Michael Scott

Michael Scott

Department of Computer Science
CS Studio: Teaching Introductory Programming to at Risk Students in a Small Class Structure

Project Overview

This initiative hopes to increase the pass rate for students with no prior programming experience. The typical introduction to programming class has approximately 80 students and meets 3 times a week for lecture with 1 discussion section. The pass rate for this type of class for students with no programming experience is 65% compared to 80% - 85% for students with some programming experience.

In the small class structure, the students will still attend one large lecture session and then attend 3 lab sessions with approximately 25 students where they complete lots of problem sets. The smaller class sizes and guided practice structure will hopefully decrease the fail rate.

The "small class structure" provides lab sections limited to 25 students. During these sessions, students are given opportunities to code. I am flummoxed by how unwilling some students are to ask for help during the sessions. I observe them going to their book or the class slides when they hit a brick wall instead of asking myself or the TA. When I am fortunate enough to notice this I immediately step in to get them unstuck. I am thinking hard about why students are unwilling to ask for help and how to change that tendency.

We have had one exam and the students did better than past students with no previous programming experience. Yet, they are still not performing as well as those students who reported prior experience. We are at the point in the course where we have covered enough of the basics of programming that the problems are no longer trivial. Now is the time when I hope the extra, guided practice will assist students with little or no background in computer programming.

What has differed from your initial expectations?

It was difficult to ensure all of the students in the small sections met the profile or little or no programming background. I worked with the CS advisors who spent a lot of time and effort during summer orientations identifying the students who we hoped to most benefit. However, there were still openings in the small sections which were available to all students. This led to a mixed population in the small sections, something I had hoped to avoid.

I have also been surprised at how long it takes students to complete problems in class. It is my "expert blind spot." Just because I can complete a particular program in five minutes I am forgetting that I have been doing problems like this for years and have spend far more time programming than my students. It is not unusual for students to take two to three times as long to complete a given problem. Obviously, if each problem takes more time we don't cover the number of problems I had hoped to during the class.

How have you overcome any challenges?

Mostly I have had to scale back expectations on what the students can reasonably complete in an hour. With smaller problems I can give the students a task, let them work on it for fifteen minutes, then come back together as group to discuss various approaches to solving the problem. With a 50 minute class we can complete two such exercises and get the students started on a third problem.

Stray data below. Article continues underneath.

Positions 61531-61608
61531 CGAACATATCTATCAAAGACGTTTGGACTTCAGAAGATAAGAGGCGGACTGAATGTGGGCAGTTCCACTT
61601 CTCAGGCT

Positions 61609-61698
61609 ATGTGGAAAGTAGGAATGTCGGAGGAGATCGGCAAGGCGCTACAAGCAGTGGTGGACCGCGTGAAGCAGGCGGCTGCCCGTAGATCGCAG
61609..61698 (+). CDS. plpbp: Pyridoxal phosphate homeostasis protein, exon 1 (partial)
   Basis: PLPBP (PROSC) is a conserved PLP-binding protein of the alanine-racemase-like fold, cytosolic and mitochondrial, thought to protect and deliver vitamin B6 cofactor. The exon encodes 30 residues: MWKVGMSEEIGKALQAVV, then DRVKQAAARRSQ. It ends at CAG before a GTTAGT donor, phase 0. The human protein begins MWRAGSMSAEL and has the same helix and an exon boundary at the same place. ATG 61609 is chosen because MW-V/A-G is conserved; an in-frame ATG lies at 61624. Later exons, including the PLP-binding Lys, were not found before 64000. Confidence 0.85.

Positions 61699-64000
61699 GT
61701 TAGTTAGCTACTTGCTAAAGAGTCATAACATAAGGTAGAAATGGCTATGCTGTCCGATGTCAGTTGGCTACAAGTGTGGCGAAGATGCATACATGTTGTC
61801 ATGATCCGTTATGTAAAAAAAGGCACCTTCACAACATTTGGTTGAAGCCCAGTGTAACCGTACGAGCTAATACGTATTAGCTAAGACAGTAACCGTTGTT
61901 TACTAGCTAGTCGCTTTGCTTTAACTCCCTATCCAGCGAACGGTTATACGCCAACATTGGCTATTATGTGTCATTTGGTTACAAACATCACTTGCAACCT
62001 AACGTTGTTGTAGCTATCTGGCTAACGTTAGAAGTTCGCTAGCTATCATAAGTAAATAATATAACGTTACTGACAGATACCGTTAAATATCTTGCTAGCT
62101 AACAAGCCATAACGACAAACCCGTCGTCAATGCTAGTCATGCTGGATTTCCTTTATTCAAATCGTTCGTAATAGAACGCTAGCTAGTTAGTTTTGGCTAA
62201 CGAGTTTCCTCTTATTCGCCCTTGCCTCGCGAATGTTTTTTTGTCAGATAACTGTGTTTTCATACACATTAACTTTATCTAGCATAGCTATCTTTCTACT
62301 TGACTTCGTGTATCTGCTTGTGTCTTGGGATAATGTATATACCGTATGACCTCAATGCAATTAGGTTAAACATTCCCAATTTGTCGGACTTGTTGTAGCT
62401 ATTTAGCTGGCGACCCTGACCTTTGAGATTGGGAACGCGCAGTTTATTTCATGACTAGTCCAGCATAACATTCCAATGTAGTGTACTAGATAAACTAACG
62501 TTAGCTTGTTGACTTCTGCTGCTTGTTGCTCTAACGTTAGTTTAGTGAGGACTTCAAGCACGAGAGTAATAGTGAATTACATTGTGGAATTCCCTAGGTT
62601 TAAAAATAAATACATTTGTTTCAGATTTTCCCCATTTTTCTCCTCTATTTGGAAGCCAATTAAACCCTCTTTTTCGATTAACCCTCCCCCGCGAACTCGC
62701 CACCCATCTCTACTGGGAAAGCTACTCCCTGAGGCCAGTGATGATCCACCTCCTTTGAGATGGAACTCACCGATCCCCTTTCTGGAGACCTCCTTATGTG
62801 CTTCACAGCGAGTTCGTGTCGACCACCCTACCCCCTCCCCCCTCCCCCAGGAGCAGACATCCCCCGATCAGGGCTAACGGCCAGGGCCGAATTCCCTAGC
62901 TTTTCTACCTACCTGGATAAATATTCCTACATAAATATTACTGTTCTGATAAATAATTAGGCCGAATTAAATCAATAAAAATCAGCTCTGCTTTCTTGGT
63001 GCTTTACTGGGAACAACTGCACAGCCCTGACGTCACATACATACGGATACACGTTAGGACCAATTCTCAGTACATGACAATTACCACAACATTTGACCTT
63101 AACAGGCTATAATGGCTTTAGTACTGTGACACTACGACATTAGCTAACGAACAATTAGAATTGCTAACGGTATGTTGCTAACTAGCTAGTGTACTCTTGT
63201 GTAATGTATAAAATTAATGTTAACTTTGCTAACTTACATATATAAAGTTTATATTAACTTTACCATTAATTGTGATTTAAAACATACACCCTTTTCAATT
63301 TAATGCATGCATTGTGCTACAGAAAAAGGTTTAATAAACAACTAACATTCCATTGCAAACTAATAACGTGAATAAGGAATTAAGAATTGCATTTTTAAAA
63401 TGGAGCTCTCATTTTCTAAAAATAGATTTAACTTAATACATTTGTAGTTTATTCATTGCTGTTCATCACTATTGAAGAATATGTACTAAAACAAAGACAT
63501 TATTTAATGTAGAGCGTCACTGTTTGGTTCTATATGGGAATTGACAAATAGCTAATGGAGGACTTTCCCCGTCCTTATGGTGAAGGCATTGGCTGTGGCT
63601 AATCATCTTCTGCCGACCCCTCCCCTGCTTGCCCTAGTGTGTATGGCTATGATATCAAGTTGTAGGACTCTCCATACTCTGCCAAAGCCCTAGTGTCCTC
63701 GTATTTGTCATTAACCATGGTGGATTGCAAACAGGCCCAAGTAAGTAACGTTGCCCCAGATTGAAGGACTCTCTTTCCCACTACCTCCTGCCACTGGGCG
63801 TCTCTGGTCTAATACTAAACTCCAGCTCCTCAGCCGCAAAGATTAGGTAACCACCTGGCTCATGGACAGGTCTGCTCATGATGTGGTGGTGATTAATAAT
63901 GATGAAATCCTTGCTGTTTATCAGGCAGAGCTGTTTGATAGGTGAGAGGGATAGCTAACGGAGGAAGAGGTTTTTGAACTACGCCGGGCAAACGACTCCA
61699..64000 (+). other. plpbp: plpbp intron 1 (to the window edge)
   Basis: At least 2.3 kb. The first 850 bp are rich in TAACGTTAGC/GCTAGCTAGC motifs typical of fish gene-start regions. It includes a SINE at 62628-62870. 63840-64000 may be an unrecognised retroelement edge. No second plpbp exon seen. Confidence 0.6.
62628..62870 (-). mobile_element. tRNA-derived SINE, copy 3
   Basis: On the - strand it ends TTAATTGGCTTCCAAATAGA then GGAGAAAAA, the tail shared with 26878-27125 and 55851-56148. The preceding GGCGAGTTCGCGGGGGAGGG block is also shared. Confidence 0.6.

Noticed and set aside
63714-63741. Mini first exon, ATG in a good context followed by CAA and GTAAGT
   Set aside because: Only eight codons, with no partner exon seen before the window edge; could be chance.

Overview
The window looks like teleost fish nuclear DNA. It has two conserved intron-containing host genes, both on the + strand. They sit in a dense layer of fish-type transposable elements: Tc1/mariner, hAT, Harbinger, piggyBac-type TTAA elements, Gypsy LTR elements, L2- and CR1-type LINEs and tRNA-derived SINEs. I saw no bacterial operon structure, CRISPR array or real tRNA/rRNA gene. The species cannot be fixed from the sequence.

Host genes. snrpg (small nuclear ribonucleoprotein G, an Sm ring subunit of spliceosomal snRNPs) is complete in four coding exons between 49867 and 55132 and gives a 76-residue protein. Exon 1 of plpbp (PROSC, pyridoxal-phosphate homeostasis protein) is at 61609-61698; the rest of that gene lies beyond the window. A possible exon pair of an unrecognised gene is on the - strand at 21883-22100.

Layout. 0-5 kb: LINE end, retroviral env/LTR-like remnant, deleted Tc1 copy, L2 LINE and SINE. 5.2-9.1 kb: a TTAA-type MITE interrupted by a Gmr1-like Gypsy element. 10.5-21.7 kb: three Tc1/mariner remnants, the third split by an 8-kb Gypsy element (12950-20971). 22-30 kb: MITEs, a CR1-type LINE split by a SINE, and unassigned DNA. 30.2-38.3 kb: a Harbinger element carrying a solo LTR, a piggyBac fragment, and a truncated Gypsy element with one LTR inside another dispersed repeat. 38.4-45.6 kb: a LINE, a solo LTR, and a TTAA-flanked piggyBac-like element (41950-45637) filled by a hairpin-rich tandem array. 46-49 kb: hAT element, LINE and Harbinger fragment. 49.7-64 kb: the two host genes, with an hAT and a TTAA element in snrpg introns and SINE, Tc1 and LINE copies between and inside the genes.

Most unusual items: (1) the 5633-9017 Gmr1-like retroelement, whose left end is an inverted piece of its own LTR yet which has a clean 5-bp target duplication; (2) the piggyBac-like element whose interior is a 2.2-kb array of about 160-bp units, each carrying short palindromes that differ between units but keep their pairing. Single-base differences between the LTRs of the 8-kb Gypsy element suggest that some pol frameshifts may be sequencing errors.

I have also had to choose problems carefully so that they focus on one programming concept at a time. A tricky or complicated problem is not the best kind to use in these small, hands-on environments. The fundamental problems are the most valuable.

Where do you see this headed in the next year or so?

If I have the resources to continue this project I hope to create my own content videos for students to view before the problem sessions. There are content videos that accompany the class textbook and I ask students to watch these before class. I have found if the videos are not by the actual course instructor students discount the value of the resource. 

I also hope to have better controls on the students that are admitted to the small sections. My goal is to have a group of students with a homogenous background in programming, little to none, for the small, problem solving classes.

What is an example of experiential learning in one of your courses?

I teach an upper division CS course with a focus on Android application development. The first half of the course covers the fundamentals tools and techniques for creating an Android application. Students create a series of six tutorials that build on each other to create a simple app, a game of tic tac toe vs. an automated opponent. The second half of the course is much more open ended. Each student proposes two possible apps one of which must be service oriented. Student then form teams and build one of the apps during the rest of the term.

What was an influential learning experience that you had as an undergraduate?


For more on Dr. Scott's work, please visit his homepage or email him at scottm@cs.utexas.edu.

Dr. Scott is part of the Provost Teaching Fellows program. Find out more about this Faculty Initiative here.